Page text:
The History Of High Heel Shoes
The History Of High Heel Shoes
They squish our toes, hurt our feet, put a serious strain on knees and ankles, can be very difficult to walk in, and they cause back pain but we still adore them and proudly wear them. Yes, I’m talking about high heels. Even though they are not very comfortable, especially if you have wide feet and like to wear pointed-toe heels, women adore these shoes and dream about walk-in closets rammed with them. The funny thing is, heels were first considered men’s apparel and more than 2,000 years ago actors in Ancient Greece wore them on stage and the most important characters had the highest shoes. However, the originators of the high heel were Egyptian butchers! Want to know more about the history of high heels? Just keep reading.
As mentioned, the story of high heels begins in Egypt, where butchers used them to walk through carcasses of dead animals without getting their blood and insides on their feet. Well, nothing sexy about this image, right? However, high heels weren’t a part of the mainstream fashion up until the 16th century, when Catherine de Medici married Henry II. The bride who was only five feet tall (and only 14 years old) wanted to look taller and therefore worked with a local cobbler to fashion shoes which gave her a boost. Since that event, many members of royalty started wearing high heels. They were the ‘in’ thing when it comes to shoe fashion during that era and Marie Antoinette loved them so much that she was even executed in a pair of heels. Now that’s how you exit in style!
During that period wearing heels was a sign of wealth and class and both men and women wore them. One of the biggest fans of high-heeled shoes was Louis XIV of France who was only five foot four and wore them so he could appear more powerful and domineering. His heels were dyed red, and since the red pigment was extremely expensive at the time, red heels were a clear sign of his superior social status. In fact, people who didn’t have red-soled shoes were banned from his court. As you might guess, this symbol of luxury inspired modern footwear designer Christian Louboutin. After the death of de Medici, women went back to lower heels while men kept wearing high ones.
The End Of The High-Heel Era (For Men)
Until the French Revolution people's style was influenced by the aristocracy and civilians aspired to look like royals. Everything changed during it when people's views of royalty changed and heels were swapped for flats.
When the sewing machine was invented in the Victorian era, shoes became more feminine and sophisticated due to the gently curved instep and for the first time in history were no longer considered masculine. In fact, they started being considered sexy when makers of postcards in France started photographing nude women wearing heels.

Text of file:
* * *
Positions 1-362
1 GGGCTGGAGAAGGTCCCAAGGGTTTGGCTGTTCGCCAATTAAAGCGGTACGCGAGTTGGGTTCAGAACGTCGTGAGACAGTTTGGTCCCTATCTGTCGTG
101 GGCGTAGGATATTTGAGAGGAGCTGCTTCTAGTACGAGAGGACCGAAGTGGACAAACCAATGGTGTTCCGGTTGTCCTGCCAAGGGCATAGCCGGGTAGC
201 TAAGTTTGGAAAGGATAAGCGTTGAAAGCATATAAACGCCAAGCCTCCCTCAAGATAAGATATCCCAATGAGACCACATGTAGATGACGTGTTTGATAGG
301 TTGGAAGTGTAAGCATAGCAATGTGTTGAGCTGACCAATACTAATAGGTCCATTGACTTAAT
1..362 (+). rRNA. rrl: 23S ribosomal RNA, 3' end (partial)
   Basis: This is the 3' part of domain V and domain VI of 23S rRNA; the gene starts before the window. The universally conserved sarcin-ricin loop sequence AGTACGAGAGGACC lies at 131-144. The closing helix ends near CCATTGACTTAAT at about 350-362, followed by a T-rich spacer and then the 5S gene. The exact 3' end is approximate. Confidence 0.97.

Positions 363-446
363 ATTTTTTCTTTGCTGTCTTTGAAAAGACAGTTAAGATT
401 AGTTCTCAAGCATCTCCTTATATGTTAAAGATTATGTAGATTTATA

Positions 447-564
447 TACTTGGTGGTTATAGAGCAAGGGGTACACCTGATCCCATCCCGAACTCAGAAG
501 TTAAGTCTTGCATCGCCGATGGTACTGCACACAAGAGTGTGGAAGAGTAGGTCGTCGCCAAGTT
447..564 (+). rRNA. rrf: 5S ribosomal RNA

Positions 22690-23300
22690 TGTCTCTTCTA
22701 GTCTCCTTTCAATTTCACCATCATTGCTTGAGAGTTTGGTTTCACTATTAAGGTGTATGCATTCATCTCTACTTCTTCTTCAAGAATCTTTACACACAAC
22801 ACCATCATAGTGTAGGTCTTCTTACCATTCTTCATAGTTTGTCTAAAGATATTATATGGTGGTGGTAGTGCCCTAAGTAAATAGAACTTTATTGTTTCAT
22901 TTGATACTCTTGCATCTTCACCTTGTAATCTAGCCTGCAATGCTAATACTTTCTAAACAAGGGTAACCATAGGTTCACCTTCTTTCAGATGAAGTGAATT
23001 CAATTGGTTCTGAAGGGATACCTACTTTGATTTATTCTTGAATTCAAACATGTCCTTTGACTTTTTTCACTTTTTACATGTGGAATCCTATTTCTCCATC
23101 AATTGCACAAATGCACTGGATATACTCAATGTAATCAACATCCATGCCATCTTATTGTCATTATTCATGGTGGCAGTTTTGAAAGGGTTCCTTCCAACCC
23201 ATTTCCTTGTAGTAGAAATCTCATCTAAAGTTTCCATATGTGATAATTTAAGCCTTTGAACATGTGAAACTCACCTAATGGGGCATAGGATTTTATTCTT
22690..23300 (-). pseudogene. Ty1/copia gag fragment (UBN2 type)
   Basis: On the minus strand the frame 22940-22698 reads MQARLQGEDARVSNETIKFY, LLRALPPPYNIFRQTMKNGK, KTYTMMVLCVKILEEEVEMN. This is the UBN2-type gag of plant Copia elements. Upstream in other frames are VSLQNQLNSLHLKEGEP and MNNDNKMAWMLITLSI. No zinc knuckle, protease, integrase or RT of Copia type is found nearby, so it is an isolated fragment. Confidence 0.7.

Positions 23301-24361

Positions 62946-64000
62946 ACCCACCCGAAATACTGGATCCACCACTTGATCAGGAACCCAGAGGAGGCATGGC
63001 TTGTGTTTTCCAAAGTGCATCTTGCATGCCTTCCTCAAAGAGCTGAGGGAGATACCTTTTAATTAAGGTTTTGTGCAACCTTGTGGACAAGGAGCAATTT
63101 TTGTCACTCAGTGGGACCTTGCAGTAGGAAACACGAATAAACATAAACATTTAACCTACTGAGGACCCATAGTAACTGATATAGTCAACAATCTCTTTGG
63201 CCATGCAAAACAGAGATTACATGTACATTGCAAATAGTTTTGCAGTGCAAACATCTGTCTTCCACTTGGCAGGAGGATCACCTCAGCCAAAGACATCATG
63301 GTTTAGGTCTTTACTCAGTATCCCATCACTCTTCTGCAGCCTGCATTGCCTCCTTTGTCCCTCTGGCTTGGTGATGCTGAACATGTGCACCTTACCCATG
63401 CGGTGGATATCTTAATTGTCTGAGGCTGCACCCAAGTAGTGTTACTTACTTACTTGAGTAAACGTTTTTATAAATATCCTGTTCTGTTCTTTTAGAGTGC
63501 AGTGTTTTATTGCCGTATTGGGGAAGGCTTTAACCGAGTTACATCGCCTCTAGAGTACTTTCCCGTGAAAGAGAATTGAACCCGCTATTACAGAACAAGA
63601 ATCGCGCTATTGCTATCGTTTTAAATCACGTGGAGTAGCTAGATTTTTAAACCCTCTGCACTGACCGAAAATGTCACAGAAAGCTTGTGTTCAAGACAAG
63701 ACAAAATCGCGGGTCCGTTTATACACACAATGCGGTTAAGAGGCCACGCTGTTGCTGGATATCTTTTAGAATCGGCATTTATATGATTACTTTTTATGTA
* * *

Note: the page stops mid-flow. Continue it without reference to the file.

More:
The Rise Of Stilettos
Although people did wear high heels before World War II, it was only after this war that they lost their chunky look. Pin-up posters during the 1940s and 1950s made high heels the symbol of glamour and femininity, and slowly the trend made its way into Hollywood. Starts such as Betty Grable and Marilyn Monroe started wearing heels in their movies and naturally, all women wanted to replicate the look at home. The tallest and thinnest high heel was created in the early 1950s by Roger Vivier, a shoe designer for Christian Dior. He named it the stiletto, which is an Italian word for a thin dagger.
Shoes And Feminism
In the 1960s the feministic movement inspired women to swap high-heels for lower ones and chunky platforms made a comeback as well. During this period simple leather shoes with a two-inch heel and a strap across the front called Mary-Janes became extremely popular.
In the 1990s designers like Manolo Blahnik made high-heels trendy once again and they have been popular amongst the women ever since. Nowadays you can find them in various designs and colors and they are still representative of femininity and glamour.
One thing is certain, heels have come a long way since they were first made. So the next time you get all dolled up for a fancy party, you can thank those Egyptians butchers for your sexy look – or your back pain, whichever you may prefer.